A Random Walk Down Wall Street Analysis

1268 Words6 Pages
I was a bit sceptical when choosing Burton G. Malkiel’s “A Random Walk Down Wall Street” as my book for my literature review assignment. This book consisted of four hundred and sixty one pages; my life was over, or so I thought. Nevertheless, I began reading it and surprisingly the book was very interesting. I must say that the book was very easy to read, it almost felt like I was in a classroom setting learning new investment terms, concepts and practices. Although there is a lot to talk about I will just highlight the topics that I found most interesting. Malkiel describes “A Random Walk” as one in which future steps or directions cannot be foreseen on thee premise of past actions. Once the term is applied to the stock market, it signifies…show more content…
Reading about the historical monetary crazes which occurred was very interesting to me. The most interesting of them to me was the seventeenth century Tulip -Bulb Craze which occurred in Holland; this led me to do a little research. This particular craze was classified as a hit the jackpot scheme for investors. The tulip-bulbs originally came from Turkey; however they were brought to Leyden by a Veinna professor. The Dutch were delighted by the tulips but unsatisfied with the asking price of the professor. In an effort to take matters into their own hands, the professor’s house was broken into and the tulip- bulbs were stolen and sold at a decreased price. Over time, tulip-bulbs became very popular but at the same time very costly in the Dutch Gardens. Mosaic: a virus that caused tulip petals to develop contrasting coloured stripes or flames, contributed to the crazy assumption about tulip bulbs. The more out of the ordinary the bulb was the greater the cost of owning it was. The more expensive the bulbs became the more people labelled them as wise investments. When some people thought prices couldn’t get any higher there were those who were very desperate to get their hand on tulip- bulbs. People went as far as to barter their personal belongings such as land and furniture to acquire the bulbs that would increase their finances even more. However, just like the South Sea Bubble and the Wall Street Crash of 1929 prices began to decline and eventually returned to normal. This event seemed like an in the heat of the moment situation to me. It was clear that like all humans no one wanted to feel left out and so they did anything to become apart of what they thought of as the trend at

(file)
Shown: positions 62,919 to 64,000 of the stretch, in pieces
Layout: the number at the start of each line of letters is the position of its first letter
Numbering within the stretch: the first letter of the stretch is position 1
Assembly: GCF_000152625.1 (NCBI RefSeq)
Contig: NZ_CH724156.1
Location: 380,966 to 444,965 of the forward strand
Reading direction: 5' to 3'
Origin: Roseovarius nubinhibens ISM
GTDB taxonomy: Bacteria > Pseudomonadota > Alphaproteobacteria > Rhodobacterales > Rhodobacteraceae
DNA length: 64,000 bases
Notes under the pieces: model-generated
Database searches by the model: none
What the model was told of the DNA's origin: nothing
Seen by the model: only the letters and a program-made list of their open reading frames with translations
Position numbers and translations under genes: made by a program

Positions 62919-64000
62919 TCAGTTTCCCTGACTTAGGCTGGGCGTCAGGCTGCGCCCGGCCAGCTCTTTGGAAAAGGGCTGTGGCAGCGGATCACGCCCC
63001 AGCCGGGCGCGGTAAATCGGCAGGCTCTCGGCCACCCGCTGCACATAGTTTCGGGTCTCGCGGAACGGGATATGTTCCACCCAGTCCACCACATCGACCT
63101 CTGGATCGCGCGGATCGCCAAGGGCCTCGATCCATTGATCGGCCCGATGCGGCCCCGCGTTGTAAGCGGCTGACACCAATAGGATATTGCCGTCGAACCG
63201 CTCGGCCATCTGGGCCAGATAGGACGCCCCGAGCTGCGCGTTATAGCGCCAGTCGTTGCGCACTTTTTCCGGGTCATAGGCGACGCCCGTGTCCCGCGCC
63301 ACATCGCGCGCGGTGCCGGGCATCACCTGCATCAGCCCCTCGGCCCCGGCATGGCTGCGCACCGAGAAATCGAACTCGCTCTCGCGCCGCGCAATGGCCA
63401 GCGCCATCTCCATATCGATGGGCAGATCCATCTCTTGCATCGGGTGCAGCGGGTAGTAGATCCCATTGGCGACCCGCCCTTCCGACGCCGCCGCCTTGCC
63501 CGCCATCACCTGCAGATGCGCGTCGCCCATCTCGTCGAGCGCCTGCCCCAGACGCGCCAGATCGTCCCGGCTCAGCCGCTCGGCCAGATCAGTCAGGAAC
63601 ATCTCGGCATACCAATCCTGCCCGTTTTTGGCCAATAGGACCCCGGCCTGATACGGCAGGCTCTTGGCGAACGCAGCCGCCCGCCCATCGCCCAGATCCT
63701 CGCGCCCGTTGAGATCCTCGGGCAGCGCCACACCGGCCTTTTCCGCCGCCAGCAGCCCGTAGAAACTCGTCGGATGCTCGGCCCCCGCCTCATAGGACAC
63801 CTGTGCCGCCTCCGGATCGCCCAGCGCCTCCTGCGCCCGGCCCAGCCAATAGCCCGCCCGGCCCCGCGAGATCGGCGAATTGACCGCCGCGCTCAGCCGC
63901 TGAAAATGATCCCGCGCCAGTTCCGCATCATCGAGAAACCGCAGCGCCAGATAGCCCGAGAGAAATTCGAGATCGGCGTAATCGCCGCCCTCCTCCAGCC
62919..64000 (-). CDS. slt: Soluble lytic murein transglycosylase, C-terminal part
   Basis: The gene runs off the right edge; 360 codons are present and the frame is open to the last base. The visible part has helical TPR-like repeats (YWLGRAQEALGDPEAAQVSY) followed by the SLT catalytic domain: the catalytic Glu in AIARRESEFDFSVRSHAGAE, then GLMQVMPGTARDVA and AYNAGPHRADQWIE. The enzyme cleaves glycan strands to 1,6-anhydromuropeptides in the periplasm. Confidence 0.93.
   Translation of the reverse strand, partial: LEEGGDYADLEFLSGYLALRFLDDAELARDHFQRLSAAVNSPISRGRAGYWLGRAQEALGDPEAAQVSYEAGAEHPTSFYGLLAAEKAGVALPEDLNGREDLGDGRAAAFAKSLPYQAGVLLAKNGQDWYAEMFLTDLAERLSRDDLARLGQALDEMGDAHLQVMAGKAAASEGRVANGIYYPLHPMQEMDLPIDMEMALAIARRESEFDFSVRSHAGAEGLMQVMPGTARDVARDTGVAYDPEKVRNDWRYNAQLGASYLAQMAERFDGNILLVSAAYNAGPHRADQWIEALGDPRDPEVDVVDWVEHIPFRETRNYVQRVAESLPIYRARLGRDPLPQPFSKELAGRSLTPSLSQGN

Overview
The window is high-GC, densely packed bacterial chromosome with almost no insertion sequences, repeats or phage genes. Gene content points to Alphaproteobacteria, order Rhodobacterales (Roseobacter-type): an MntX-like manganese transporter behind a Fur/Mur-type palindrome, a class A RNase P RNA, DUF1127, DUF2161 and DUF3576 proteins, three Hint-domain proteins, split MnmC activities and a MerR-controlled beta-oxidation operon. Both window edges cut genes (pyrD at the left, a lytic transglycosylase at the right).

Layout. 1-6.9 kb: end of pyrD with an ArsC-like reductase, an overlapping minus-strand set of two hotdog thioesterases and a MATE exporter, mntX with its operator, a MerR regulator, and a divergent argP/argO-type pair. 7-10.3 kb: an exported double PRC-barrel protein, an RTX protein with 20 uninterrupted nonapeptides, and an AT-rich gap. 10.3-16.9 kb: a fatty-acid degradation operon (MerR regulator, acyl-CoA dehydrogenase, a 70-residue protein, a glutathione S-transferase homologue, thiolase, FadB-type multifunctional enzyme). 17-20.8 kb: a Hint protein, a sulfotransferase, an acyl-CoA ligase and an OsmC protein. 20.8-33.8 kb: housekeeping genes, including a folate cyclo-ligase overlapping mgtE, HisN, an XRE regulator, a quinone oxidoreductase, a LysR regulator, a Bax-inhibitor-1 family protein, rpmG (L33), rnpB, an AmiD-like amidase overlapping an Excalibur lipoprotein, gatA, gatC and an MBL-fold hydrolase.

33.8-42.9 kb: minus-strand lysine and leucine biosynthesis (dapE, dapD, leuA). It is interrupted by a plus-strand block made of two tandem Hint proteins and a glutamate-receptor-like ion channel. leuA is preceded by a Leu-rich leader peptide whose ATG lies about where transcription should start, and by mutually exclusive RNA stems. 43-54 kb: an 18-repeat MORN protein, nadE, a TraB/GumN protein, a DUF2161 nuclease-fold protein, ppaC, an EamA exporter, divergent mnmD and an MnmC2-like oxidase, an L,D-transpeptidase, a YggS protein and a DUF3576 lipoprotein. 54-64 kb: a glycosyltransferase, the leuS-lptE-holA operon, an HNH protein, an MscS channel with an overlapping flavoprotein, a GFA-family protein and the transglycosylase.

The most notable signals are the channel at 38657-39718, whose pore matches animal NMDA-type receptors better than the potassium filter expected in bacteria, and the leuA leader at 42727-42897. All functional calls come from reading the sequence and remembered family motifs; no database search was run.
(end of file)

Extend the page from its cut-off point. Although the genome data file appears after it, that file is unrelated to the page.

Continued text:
More about A Random Walk Down Wall Street Analysis

Open Document